Hybrid Commerce: Where eCommerce Meets Retail

Both physical retail stores and online shops offer unique benefits for buyers and sellers.

Today’s retailers are learning to adapt to changing consumer spending behavior by blending the strengths of brick-and-mortar retail with the benefits of online ecommerce. This fusion of sales channels, known as “hybrid commerce,” could be the next game changer for your company.

Hybrid solutions harness the best parts of retail and ecommerce. In other words, hybrid commerce lets you enjoy the best of both worlds.

But what specific benefits of physical retail and online ecommerce are hybrid solutions seeking to blend? And what are the downsides to retail and ecommerce that hybrid solutions can help you avoid?

This guide will cover the pros and cons of both retail and ecommerce sales, then explain how omnichannel hybrid commerce combines the strengths of each channel while circumventing some of their weaknesses.

Key Takeaways: 

  • Retail and ecommerce have their own strengths and weaknesses that businesses should be aware of.
  • Hybrid commerce bridges the gap between channels.
  • The omnichannel approach to hybrid commerce integrates various sales channels.

Retail: Pros and Cons

For most of the history of commerce, physical transactions have been the default. Today, while brick and mortar retail doesn’t have the monopoly it used to, it still offers important benefits:

  • Sensory experience: While ecommerce promises convenience, it can’t replicate the sensory experience of in-person shopping. This sensory richness is especially important for high-sensory products like clothing or décor, as well as premium products like electronics and appliances.
  • Impulse sales: Post-COVID-19, impulse spending is continuing to rise. While this growth is largely fueled by ecommerce, about two-thirds of impulse purchases still occur in person at brick-and-mortar retailers.
  • Immediacy: One of the primary reasons consumers continue shopping at physical retailers (even when digital alternatives exist) is the immediacy of taking home a product as soon as they buy it. This convenience is a major benefit of physical retail.

However, retail also has its downsides:

  • Limited geographical reach: While some ecommerce companies ship worldwide, physical retailers are limited to their immediate vicinity. This limitation significantly reduces their potential customer base from the seven billion people worldwide to a much smaller number of consumers willing to physically travel to their geographical area.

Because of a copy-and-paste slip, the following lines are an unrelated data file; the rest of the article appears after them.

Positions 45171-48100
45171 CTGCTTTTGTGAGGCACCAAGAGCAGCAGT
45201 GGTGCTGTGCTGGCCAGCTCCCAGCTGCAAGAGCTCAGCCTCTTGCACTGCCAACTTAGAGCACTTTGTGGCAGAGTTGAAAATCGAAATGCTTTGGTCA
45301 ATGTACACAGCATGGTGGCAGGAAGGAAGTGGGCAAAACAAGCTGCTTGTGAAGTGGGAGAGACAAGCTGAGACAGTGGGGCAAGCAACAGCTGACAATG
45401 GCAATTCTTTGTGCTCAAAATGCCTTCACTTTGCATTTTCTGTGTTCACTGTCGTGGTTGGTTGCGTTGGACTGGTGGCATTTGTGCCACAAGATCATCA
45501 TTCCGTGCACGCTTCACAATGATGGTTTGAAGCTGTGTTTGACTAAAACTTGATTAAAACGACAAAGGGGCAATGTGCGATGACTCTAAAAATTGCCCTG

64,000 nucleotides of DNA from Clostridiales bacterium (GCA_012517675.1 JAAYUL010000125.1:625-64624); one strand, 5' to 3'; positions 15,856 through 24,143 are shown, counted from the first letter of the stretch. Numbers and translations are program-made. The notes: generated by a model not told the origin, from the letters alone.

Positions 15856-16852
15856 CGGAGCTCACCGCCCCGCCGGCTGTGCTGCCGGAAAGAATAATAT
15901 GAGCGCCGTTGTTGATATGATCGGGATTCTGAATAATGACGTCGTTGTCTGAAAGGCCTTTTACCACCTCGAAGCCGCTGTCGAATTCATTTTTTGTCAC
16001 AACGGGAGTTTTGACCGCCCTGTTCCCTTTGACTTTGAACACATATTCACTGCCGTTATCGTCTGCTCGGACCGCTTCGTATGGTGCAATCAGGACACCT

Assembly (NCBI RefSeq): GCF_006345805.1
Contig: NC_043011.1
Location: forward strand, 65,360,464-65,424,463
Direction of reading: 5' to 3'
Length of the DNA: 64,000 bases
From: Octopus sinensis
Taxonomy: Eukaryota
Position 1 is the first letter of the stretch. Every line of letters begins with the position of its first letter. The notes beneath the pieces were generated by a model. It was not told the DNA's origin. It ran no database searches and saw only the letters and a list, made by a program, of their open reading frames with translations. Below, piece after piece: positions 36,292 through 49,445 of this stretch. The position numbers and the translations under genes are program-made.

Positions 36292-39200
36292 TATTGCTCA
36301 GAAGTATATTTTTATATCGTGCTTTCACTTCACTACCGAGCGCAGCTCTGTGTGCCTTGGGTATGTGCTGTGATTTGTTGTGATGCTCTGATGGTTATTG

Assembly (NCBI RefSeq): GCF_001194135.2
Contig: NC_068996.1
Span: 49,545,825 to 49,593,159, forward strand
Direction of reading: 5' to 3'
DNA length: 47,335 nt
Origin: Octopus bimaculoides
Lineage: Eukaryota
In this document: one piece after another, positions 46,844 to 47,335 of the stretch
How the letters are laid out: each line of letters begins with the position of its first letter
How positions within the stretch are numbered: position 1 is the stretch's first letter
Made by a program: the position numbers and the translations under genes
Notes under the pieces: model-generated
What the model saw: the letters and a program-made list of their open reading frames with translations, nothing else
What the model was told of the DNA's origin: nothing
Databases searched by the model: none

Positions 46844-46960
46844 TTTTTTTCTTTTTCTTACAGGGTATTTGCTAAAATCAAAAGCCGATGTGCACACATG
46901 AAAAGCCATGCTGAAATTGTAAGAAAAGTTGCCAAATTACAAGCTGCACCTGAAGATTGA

• Less data. Modern tools like tech-enabled point of sale (POS) systems and Wi-Fi/beacon technology that tracks customer movement through retail spaces are helping retailers collect and use more data than ever. However, these advances in retail data still don’t compare with the robust data stack available to ecommerce platforms.

eCommerce: Pros and Cons

Powered by the internet and fueled by data analytics, ecommerce has seen a meteoric rise in recent decades, accounting for around 20% of all retail sales. That percentage is expected to rise as the industry is projected to grow by $600 billion each year.

Here are some reasons why businesses and consumers alike are turning to ecommerce to buy and sell products in 2023:

  • Convenience: While brick-and-mortar stores offer immediacy, ecommerce platforms offer around-the-clock availability and the option for consumers to shop without leaving their homes. Additionally, ecommerce customers enjoy a wider selection of goods and services, adding to the convenience factor for buyers.
  • Rich data: The success of mega-corporations like Google and Meta isn’t in their product alone but also in their data. eCommerce is an ideal platform for collecting and analyzing data, which retailers can then use to manage inventory, track spending patterns, and integrate with CRM software.
  • Pricing tools: Smart pricing strategies are key in the digital age, but brick-and-mortar retailers have limited options. eCommerce companies can use personalized, dynamic, and targeted pricing strategies to find the ideal price point for each product.

However, ecommerce also has its limitations:

  • Limited sensory experiences: Online customers can view your products anytime, anywhere, but they miss out on the immersive experience of in-person shopping.